Many students at the end of their college tenure find themselves in a financial bind: they come up short on their bill, and despite having completed their courses, they are unable to officially graduate until the balance is paid off. This also can prevent them from walking in their commencement ceremonies with their friends and peers, which can be a crushing blow to both students and families eager to see them.
This year, there are 180 seniors at Howard University in such a situation. But instead of quietly struggling alone, these students got some unexpected help from an unexpected place.
Late last month, the President of the University, Wayne A.I. Frederick, sent a personal e-mail to thousands of alumni informing them of the Howard seniors’ dilemma. And he asked those alumni if they could donate to their cause.
“This promising group of aspiring professionals desperately needs your assistance in becoming financially cleared to participate in the May 2015 Commencement Exercises. I am asking for your support in helping to remove the impediment to their graduation,” Frederick wrote in his e-mail. “We will fulfill 23 cases at a time and continue to work steadily until all 180 students are able to celebrate this momentous milestone along with their classmates, as they have all devoted many years of effort and sacrifice to arrive at this juncture.”
President Frederick’s e-mail also included a brief description of what appeared to be the first round of 23 students. He did not list them by name, though he did include their hometown, major, and unique financial and academic circumstances, such as their GPA. For example, Student B owes “$8,095.11 due to family financial and other issues.” Student O, “despite personal and financial challenges . . . has worked hard” but still can’t afford the $437.50 they owe. Student J’s family had an EFC (expected family contribution) of zero going into college, “so the University has awarded her several need-based grants,” but a balance of $6,659.50 still remains. Student U owes $27,871.75, the highest balance documented. And so on and so forth.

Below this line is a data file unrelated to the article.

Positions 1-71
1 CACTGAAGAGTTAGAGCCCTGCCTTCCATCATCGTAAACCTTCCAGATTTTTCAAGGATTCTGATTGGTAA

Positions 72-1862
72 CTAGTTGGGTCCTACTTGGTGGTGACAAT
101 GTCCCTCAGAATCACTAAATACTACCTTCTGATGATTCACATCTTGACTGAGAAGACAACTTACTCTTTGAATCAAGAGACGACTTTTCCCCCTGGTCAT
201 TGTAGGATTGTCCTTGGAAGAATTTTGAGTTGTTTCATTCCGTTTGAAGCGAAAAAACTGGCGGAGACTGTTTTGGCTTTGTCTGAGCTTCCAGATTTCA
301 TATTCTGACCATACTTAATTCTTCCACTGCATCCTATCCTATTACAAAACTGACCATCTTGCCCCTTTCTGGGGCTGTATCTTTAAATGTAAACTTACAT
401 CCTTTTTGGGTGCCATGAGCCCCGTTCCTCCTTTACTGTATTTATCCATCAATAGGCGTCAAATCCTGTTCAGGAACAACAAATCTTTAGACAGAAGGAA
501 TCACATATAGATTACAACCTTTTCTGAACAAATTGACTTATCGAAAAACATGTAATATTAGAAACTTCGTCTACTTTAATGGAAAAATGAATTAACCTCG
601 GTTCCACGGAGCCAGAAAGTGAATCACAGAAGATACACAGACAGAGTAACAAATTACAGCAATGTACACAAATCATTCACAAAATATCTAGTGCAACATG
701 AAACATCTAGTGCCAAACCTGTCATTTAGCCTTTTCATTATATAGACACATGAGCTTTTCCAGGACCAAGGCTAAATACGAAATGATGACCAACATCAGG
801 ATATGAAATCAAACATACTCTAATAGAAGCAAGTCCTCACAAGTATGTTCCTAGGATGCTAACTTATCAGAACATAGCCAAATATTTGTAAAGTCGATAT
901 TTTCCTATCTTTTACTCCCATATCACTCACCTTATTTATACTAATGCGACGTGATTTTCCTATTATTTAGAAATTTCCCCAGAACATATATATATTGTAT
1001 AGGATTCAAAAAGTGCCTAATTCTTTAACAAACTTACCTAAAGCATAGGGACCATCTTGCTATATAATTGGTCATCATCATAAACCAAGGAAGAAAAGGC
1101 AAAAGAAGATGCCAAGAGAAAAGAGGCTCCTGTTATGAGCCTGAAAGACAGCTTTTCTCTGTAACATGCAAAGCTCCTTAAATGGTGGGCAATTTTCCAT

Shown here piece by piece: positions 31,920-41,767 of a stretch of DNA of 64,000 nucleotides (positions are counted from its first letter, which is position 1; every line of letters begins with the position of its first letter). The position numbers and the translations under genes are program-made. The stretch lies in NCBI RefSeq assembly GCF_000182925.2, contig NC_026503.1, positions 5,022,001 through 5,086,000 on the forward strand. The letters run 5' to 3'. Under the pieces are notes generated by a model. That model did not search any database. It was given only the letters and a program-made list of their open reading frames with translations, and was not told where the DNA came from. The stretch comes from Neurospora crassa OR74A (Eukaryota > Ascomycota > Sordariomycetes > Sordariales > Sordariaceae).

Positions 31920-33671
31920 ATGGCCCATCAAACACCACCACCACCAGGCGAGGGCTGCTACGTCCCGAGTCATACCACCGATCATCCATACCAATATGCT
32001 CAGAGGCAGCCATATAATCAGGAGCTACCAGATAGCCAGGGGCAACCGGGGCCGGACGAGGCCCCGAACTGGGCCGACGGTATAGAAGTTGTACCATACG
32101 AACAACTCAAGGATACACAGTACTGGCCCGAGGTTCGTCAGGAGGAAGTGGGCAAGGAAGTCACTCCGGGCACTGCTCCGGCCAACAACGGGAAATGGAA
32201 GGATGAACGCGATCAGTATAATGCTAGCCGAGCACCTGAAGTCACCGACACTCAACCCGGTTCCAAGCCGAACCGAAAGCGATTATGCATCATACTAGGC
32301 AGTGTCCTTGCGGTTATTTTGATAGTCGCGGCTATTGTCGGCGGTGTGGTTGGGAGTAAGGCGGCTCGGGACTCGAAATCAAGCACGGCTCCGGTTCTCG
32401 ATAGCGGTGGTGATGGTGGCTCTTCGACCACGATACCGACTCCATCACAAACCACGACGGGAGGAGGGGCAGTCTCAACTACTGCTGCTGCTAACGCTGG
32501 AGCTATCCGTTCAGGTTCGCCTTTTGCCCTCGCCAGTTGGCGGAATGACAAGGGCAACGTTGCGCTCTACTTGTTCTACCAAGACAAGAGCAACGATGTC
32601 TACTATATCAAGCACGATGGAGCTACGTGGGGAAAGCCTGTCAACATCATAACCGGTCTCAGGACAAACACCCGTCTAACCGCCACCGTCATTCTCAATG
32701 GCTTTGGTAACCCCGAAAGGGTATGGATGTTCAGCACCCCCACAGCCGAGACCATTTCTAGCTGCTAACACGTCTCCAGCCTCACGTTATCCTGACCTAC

The 180 students’ total debt is approximately $380,000; thus far, at least $160,000 has been donated to meet the need. Howard’s annual donations typically hover around $15 million, but the school has been struggling financially in recent years, and they have also become more lax in allowing students to carry a balance, as have other institutions in the wake of the Great Recession.
The school typically steps in to try and help if a student owes $5,000 or more by the end the spring semester, and if the issue is unresolved, the student will not be allowed to resume classes in the fall, Howard’s Executive Director of Student Financial Services Derek R. Kindle told the Washington Post. He noted that many students would be unable to matriculate without such flexible payment plans.
The Washington Post reports that multiple seniors affected have had their debt paid by alumni donations, including one young woman, Shantal Y. Rose aka Student F, who owed $353. “I was ecstatic,” Rose says. (You can learn more about her and her family’s story here.)
Howard’s 2015 commencement ceremony is scheduled for this coming Saturday, May 9.